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Joanna Bennett (Edinburgh)

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Take a Seat: One Man, One Tandem and Twenty Thousand Miles of Possibilities
Take a Seat: One Man, One Tandem and Twenty Thousand Miles of Possibilities
by Dominic Gill
Edition: Paperback
Price: £11.99

2 of 2 people found the following review helpful
5.0 out of 5 stars Painkillers please!!!, 11 May 2010
Well, move over Lance Armstrong, your mantle of 'Iron Man' of the cycling world has been well and truly stolen. Not many people would think of cycling long distance, few would choose to ride a tandem, and fewer would think about undetaking a journey even Marco Polo would probably shake his head at. Uber 'domestique' - Dominic Gill puts two years of his life aside to fulfill a dream and cycle the Americas, but also to reconnect with his fellow men - all 350+ of them! Yes, he shares a ride on his faithful two-seater with stranger after stranger, covering 20,000 miles from the top of Alaska, to the tip of Argentina. Along the way, he evolves from fresh-faced callow youth, to a road-rugged, 'Easy Rider' extra; who can change a flat tyre in seconds, and still have enough energy to chase what looks like a lot of girls!

Seriously, what Dominic achieved is to be saluted - and reading this very entertaining tale, one sees that the journey was one thing, but meeting his passengers left a far bigger mark on him, and obviously gave him the motivation to continue through broken bikes, money running out, mudslides, snowstorms, and South American bureaucracy! The Mallot Jeune is his to wear I think! Good man.

Read it and then go for a day's ride, and say to yourself at the end when you're relaxing in a warm bath, 'my bottom would feel like this every day for two years!'


Road of Bones: The Siege of Kohima 1944 - The Epic Story of the Last Great Stand of Empire
Road of Bones: The Siege of Kohima 1944 - The Epic Story of the Last Great Stand of Empire
by Fergal Keane
Edition: Hardcover

40 of 42 people found the following review helpful
5.0 out of 5 stars An essential read, 7 May 2010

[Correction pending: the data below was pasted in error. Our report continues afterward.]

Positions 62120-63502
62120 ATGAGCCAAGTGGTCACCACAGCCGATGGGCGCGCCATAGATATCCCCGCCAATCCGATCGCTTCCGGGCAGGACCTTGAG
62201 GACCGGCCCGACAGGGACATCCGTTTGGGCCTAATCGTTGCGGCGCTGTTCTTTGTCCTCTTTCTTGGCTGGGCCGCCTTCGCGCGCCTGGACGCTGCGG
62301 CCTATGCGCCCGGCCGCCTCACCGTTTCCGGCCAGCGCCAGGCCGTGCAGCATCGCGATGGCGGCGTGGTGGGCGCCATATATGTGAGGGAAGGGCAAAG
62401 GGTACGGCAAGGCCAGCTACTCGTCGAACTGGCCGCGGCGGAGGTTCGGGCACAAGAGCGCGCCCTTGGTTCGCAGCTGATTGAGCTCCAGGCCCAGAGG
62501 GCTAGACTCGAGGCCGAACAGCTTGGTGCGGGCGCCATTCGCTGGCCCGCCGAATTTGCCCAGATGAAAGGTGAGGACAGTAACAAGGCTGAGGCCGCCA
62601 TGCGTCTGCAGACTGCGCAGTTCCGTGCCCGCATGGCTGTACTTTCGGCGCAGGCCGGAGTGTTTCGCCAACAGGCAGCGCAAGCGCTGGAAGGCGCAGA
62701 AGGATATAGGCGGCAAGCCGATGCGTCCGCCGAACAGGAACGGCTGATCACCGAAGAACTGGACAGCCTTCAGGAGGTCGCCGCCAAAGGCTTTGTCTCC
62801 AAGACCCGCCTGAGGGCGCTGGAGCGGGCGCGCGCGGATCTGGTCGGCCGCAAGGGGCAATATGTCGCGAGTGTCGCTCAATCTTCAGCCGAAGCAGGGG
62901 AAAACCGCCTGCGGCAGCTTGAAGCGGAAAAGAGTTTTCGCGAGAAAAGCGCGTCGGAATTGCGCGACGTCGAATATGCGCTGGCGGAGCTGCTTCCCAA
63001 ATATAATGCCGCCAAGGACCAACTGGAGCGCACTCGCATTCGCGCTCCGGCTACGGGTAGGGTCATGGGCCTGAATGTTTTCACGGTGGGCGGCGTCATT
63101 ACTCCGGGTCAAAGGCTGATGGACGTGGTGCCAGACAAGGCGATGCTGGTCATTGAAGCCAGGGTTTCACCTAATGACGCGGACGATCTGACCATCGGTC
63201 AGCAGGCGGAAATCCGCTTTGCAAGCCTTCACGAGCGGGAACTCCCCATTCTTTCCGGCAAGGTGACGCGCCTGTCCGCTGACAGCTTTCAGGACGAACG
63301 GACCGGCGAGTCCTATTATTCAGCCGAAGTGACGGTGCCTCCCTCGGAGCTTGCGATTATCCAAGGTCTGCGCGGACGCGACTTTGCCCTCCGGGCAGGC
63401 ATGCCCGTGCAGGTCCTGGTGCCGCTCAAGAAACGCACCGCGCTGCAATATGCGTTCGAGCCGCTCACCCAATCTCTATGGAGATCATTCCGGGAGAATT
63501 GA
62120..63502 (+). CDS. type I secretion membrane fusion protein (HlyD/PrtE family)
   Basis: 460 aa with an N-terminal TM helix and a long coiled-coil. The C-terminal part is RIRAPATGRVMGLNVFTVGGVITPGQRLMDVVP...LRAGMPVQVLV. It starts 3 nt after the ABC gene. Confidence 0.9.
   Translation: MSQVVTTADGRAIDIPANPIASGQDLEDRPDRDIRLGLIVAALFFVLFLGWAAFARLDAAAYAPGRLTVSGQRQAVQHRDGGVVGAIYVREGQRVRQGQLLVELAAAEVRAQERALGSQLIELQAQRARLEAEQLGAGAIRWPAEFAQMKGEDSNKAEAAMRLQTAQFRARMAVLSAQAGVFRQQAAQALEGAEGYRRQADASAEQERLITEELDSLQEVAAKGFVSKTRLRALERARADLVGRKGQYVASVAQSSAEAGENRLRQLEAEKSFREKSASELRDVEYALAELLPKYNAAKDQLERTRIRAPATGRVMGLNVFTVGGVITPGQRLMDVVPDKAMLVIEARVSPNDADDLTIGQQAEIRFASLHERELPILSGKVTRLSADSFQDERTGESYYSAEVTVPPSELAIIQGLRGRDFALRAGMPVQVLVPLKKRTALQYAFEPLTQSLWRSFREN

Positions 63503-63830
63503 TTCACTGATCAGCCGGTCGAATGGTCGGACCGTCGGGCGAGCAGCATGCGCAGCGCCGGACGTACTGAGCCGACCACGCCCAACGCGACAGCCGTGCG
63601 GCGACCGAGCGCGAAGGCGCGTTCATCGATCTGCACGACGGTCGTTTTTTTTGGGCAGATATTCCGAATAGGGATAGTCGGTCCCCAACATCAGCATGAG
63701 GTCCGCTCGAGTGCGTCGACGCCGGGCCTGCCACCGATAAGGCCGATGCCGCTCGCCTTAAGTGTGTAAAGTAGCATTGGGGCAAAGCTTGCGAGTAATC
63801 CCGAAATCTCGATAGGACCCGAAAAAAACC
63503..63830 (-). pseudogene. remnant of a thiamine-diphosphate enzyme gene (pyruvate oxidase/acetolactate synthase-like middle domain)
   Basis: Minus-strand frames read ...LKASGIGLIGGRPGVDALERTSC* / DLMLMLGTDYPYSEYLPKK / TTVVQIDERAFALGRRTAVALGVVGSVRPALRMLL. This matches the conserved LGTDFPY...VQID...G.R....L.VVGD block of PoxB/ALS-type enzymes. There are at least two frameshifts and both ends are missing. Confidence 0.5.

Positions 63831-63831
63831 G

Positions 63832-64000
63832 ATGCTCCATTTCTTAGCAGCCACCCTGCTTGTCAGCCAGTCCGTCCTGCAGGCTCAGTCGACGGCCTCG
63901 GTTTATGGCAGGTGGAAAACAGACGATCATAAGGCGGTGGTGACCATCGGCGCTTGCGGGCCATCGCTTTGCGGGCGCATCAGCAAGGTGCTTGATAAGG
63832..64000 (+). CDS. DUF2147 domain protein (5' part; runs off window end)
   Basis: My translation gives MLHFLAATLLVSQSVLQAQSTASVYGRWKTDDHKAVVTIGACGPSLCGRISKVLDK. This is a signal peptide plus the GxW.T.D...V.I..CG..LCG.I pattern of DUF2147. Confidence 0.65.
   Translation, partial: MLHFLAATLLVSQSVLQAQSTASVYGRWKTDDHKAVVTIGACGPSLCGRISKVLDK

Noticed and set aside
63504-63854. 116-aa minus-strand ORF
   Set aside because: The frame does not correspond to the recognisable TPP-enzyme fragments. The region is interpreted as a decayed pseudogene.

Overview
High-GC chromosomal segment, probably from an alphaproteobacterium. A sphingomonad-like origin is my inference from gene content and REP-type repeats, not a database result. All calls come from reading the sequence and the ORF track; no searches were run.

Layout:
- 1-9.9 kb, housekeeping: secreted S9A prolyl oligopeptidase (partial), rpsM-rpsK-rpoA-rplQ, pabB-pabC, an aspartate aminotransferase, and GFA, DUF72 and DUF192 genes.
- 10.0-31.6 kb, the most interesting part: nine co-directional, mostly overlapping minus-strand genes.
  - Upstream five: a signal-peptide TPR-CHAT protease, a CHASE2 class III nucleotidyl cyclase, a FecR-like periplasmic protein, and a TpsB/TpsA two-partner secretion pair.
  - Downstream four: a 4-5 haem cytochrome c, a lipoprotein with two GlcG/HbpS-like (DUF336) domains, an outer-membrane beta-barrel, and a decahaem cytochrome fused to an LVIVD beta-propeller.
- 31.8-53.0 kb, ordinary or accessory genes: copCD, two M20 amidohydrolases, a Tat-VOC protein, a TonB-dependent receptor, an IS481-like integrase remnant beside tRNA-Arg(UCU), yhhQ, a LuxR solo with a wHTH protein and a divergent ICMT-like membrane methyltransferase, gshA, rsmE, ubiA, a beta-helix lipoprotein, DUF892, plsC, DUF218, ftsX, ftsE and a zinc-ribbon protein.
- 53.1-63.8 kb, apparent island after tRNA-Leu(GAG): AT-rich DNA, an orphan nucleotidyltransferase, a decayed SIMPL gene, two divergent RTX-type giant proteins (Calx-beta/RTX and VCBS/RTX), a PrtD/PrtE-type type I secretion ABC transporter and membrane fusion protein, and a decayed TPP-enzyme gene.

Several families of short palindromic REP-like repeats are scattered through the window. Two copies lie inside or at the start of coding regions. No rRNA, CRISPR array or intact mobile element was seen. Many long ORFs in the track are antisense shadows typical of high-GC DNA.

One cannot find anything negative to say about this book. It's that good. Many readers will probably find themselves, as I did, simply shaking their heads at the terrible conditions both sides endured during this pivotal battle, which historians have pinpointed as crucial in the Allies victory over the Japanese in Burma. What strikes me most, however, is the touching moments of humanity amidst the slaughter, on both sides. As the Japanese juggernaut burst through the Indian frontier, we read of the young British infantry captains' valiant single-handed last stand against enormous Japanese numbers, but who was then laid to rest with full honors by those very same men who had killed him. At the siege itself the scene prior to yet another suicidal frontal charge by their company sees two Japanese officers catch one another saying farewell to photographs of their loved ones. Kean finds many uniquely emotive vignettes to decorate the epic, thus giving the reader the underlying humanity that was prevalent at this trench-warfare like battle.

It might not have the scale of numbers of men in arms of Beevor's 'Stalingrad', but in its recounting of what men on both sides suffered, and the heroism they displayed, then this book deserves just as many accolades.

A truly unique and important book, and one I am happy to recommend.
Comment Comment (1) | Permalink | Most recent comment: May 29, 2012 8:55 PM BST


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